MS. REBECCA SHEIR
We turn now from the wellbeing of our city's schools to the wellbeing of our city's birds. Turns out the dull roar of city life is affecting how birds sing their songs. Environment reporter, Sabri Ben-Achour, brings us the latest on what researchers are finding in D.C. and Maryland.
MR. SABRI BEN-ACHOUR
Have you ever been in a bar where it was just too loud to talk to anybody? Whew, that's better. I said, have you ever been in a bar where it was too just loud to hit on anybody?
UNIDENTIFIED MALE 1
All the time.
UNIDENTIFIED MALE 2
UNIDENTIFIED MALE 3
There's times when you just, you can't.
UNIDENTIFIED MALE 4
I don't go to loud places for that reason.
That's Aharon Conerly, Mikey Maliksi, Lance Bullerdick and Vladimir Stanisic, all at various bars along 18th Street and Adams Morgan.
I mean, it's pointless.
Man, that's terrible. But do you know who feels their pain? Birds. Seriously, birds.
DR. PETER MARRA
We know that birds are adjusting.
Peter Marra is a conservation scientist at the Smithsonian Conservation Biology Institute. He says a big part of being a bird is singing, it's often to hit on other birds and it's hard to do that because it is really, really noisy in a city.
The sounds of trucks.
Traffic in general.
It's like living in a bar.
Urban noise, those sounds compete with low-frequency sounds.
So birds with lower songs have to sing differently.
Those low-pitched sounds decline in five out of six species that we studied in urban areas. So birds have sort of tried to change their songs to higher frequency or mid-frequency songs.
Can you show me a few examples?
Sure. Sure. So first I'll play a Carolina Wren in a rural area so where there's very low ambient noise.
And this is a recording of a Carolina Wren at an urban site where there's a lot of other background noise.
What you can tell is that the pitch of a song of the Carolina Wren in the urban site, it's lost a lot of its low-frequency sound.
Here it is again.
It may be hard for us to hear the distinction, but we aren't birds. Birds probably can't much tell the difference between a lame human pickup line and a really good one either. Singing higher probably won't work for humans.
But singing over the traffic isn't the only problem for birds. It turns out that big buildings distort songs too, especially the highest pitches.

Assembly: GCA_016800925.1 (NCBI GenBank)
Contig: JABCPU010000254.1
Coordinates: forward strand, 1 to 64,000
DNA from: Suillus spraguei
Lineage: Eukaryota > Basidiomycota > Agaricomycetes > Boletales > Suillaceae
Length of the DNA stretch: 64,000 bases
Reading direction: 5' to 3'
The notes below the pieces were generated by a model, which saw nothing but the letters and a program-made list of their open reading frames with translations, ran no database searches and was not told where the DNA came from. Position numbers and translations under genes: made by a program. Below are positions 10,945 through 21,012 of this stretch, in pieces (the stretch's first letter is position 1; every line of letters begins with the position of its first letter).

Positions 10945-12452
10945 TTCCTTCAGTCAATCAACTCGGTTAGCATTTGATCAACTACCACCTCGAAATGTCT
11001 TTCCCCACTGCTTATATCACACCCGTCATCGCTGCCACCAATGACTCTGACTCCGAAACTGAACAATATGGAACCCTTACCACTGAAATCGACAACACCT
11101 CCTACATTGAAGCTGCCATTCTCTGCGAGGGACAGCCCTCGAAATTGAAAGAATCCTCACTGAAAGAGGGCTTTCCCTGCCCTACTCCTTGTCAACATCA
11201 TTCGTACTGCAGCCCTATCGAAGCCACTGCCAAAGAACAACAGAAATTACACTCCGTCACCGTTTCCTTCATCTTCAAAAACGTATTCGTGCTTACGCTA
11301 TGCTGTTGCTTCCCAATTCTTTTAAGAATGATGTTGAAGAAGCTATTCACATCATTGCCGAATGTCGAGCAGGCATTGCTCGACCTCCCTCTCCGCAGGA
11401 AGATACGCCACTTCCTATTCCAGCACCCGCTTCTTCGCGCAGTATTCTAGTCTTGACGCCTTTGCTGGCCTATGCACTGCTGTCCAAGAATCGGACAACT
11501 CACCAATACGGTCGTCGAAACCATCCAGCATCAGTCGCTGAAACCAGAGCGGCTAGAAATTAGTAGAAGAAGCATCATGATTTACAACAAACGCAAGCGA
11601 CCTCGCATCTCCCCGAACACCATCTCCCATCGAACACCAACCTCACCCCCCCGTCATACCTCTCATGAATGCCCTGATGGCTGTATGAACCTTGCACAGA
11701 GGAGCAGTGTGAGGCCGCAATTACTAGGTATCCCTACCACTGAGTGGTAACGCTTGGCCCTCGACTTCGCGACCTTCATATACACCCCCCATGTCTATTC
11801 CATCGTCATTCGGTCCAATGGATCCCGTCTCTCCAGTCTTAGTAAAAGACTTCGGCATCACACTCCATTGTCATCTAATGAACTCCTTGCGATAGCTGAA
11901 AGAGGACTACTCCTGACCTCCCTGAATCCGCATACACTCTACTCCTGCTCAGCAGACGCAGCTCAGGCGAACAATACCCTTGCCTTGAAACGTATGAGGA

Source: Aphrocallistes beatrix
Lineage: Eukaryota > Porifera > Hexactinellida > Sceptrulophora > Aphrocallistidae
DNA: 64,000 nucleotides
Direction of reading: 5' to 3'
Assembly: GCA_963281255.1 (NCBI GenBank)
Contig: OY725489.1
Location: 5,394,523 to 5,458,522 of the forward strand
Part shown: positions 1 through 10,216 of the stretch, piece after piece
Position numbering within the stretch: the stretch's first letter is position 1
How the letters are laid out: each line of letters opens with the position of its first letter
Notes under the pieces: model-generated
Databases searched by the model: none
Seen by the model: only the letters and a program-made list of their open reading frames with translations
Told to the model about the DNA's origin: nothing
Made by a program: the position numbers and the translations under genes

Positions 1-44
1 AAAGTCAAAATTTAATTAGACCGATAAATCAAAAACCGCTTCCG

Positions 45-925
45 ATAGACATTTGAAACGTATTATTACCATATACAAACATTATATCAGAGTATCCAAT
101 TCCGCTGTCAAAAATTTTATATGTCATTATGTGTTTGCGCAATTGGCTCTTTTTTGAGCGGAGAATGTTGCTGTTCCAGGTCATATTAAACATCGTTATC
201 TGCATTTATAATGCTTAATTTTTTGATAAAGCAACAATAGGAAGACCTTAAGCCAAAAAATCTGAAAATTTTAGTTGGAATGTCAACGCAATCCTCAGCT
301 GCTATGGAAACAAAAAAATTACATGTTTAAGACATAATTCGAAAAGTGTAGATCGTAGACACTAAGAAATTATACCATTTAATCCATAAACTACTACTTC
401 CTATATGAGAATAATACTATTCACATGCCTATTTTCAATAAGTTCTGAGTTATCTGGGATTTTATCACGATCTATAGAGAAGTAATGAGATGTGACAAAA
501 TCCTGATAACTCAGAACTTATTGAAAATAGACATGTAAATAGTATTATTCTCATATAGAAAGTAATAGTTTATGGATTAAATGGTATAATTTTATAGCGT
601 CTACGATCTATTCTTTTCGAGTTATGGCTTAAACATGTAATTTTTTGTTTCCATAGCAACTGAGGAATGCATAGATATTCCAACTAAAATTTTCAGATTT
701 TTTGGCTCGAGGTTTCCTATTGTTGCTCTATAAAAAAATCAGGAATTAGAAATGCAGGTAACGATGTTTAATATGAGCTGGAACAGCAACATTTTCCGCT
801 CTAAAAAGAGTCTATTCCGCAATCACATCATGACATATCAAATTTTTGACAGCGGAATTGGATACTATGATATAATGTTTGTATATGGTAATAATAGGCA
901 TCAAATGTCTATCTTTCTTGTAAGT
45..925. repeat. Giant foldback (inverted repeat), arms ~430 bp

Their songs are compromised by the buildings themselves, which absorb songs and refract songs and songs and sounds bounce off those buildings.
So higher pitch songs like this House Wren's.
Echo in weird ways and get garbled.
So high pitch birds sing lower. That could work for humans.
Several of the species Marra and his colleagues looked at narrowed the range of their songs, cutting out the high parts and the low parts. So what does all this mean? Marra says we don't know yet.
You have animals who are adjusting their communication, they're changing the way they speak, their accents might be changing. But to what degree is this changing the number of young they have or how well they survive?
Could be that noise is a reason some birds stay out of cities.
One of the species that don't occur here anymore, that have already been impacted, when they're absent it's a difficult thing to really understand.
Maybe they'll change their language.
That would be an evolutionary question.
Or maybe it'll change what city birds can hear.
Right. So it may be that the bird, the cardinal or the Carolina Wren, that's also receiving that signal, may be modifying the range at which it receives things.
Or maybe it means absolutely none of these things. But there is a point to thinking about it.
Urban environment pose lots of challenges for animals, challenges we're really just starting now to quantify. When you think about an animal like a bird, it's not just about where they nest. It's not just about where they eat. It's also about how well they can communicate in this urban, concrete jungle.
An urban jungle where a good pickup line is key not just to a fun night out, but to the survival of the species. I'm Sabri Ben-Achour.
To hear more bird sounds and to learn how you can get involved with bird research in your own backyard, check out our website, metroconnection.org.
After the break, trains, planes, automobiles and claustrophobia. What it's like to travel when confined spaces give you the willies.
MS. KATHLEEN CAGGIANO
I felt my throat closing in and I couldn't make it. I went a couple stops and then I had to get out.
It's just ahead on "Metro Connection," here on WAMU 88.5.
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